Research assistants recruited patients most weekdays (with the exception of holidays) and ∼3 weekend days per month. Patients were approached for recruitment when they had a clinical prediction of discharge7 within the next 48 hours. This time frame was chosen to ensure that patients received the home visit, if randomized to that group, as close to discharge as possible. To ensure patients had equal opportunity to be approached for the study, each morning eligible patients were randomly selected to be approached for enrollment. The number of patients randomly selected depended on research assistant staffing and ranged from 8 to 16 patients per day. Parents of eligible patients were approached for consent (and assent of the patient if the patient age was ≥8 years).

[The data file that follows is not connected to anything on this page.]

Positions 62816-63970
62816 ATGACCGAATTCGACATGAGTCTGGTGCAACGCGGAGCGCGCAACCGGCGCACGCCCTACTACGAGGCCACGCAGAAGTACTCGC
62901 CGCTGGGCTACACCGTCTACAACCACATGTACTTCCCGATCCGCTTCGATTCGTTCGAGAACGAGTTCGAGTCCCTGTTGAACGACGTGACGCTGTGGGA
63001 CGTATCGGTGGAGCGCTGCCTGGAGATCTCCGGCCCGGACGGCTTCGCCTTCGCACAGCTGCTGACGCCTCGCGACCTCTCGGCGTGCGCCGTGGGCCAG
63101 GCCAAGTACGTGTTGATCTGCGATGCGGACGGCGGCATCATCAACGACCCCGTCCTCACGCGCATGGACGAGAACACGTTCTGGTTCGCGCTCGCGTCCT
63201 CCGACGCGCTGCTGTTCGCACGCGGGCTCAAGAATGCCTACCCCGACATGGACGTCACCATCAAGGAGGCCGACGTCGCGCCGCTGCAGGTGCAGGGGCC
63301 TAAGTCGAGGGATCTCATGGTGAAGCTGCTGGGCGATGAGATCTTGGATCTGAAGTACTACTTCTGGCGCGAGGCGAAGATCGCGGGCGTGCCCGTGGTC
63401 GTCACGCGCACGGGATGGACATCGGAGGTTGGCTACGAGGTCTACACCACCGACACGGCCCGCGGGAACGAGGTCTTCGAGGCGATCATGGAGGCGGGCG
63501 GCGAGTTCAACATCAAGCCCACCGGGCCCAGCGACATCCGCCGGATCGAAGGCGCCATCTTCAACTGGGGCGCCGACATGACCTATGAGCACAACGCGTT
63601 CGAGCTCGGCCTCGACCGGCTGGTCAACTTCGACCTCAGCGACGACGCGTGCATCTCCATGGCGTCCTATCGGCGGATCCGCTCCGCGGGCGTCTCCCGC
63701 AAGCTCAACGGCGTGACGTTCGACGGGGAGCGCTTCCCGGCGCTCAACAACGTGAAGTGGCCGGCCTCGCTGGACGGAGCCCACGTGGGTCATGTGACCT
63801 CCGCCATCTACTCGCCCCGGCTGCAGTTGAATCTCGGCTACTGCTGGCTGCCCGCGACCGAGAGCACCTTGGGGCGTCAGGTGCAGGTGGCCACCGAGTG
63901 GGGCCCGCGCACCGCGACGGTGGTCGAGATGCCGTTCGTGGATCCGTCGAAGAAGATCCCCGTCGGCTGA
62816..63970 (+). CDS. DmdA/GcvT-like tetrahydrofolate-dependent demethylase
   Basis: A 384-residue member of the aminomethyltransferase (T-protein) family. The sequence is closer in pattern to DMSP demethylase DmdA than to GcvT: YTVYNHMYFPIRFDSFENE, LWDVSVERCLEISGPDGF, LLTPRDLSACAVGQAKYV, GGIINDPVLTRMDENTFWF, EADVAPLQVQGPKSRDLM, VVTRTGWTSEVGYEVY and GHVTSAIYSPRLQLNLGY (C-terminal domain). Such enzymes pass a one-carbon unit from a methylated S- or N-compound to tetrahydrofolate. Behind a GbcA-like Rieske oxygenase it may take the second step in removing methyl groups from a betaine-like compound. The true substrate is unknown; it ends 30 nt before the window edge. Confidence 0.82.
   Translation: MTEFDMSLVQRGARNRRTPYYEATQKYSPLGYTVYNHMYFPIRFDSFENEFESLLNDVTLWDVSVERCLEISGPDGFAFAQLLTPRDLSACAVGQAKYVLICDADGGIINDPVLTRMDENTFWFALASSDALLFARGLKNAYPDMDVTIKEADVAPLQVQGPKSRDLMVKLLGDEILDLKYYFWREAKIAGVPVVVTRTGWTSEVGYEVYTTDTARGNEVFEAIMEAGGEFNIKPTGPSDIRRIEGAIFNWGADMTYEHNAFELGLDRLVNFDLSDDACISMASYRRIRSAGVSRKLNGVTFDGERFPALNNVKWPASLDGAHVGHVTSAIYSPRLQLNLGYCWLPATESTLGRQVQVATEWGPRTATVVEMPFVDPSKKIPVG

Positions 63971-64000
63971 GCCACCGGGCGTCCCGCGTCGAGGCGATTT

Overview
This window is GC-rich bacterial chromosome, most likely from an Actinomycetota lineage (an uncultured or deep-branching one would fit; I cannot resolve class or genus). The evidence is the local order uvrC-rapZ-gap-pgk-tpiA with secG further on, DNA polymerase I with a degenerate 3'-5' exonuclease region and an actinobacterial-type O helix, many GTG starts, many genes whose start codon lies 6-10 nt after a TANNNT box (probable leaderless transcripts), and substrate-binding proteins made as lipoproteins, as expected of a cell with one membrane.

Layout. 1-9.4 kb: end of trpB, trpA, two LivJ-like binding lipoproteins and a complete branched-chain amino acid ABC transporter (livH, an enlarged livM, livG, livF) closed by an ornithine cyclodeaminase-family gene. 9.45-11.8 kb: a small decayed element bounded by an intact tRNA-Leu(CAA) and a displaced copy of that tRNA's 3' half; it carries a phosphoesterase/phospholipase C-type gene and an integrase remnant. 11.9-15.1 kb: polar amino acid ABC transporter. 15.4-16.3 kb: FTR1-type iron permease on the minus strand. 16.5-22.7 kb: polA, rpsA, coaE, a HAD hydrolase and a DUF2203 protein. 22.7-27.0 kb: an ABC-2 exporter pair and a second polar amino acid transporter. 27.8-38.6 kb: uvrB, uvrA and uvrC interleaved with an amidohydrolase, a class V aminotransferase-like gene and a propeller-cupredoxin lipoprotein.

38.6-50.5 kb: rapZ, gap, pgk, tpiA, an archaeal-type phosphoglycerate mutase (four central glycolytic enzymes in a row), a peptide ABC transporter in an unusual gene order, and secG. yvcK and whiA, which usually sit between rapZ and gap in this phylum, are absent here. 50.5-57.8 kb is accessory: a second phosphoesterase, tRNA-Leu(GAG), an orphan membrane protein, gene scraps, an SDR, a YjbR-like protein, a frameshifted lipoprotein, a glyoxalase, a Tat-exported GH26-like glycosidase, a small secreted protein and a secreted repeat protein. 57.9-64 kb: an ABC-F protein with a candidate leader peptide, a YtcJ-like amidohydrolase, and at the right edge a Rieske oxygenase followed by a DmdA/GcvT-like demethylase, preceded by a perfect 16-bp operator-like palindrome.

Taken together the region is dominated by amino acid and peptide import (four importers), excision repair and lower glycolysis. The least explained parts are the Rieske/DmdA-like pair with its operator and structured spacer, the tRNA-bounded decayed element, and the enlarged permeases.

Those who consented completed a baseline in-hospital survey facilitated by a research assistant. Patients were subsequently randomized to receive either standard of care or a 1-time nurse home visit. For patients randomized to the intervention, a home care nurse would meet the family in the hospital to schedule the visit. In a minority of instances in which the nurse was unable to meet with the family before discharge, the nurses called the family to schedule the home visit. According to the study protocol, the home visit was to be completed within 96 hours of hospital discharge. Parents completed the 14-day follow-up telephone survey to report on postdischarge outcomes. We considered the 14-day follow-up call to be successful if it occurred within the allotted time frame beginning at day 14 after hospital discharge and extending through day 23 (to allow for 7 business days to complete the call). Additional information regarding the intervention, procedures, and measures is detailed in the published protocol.6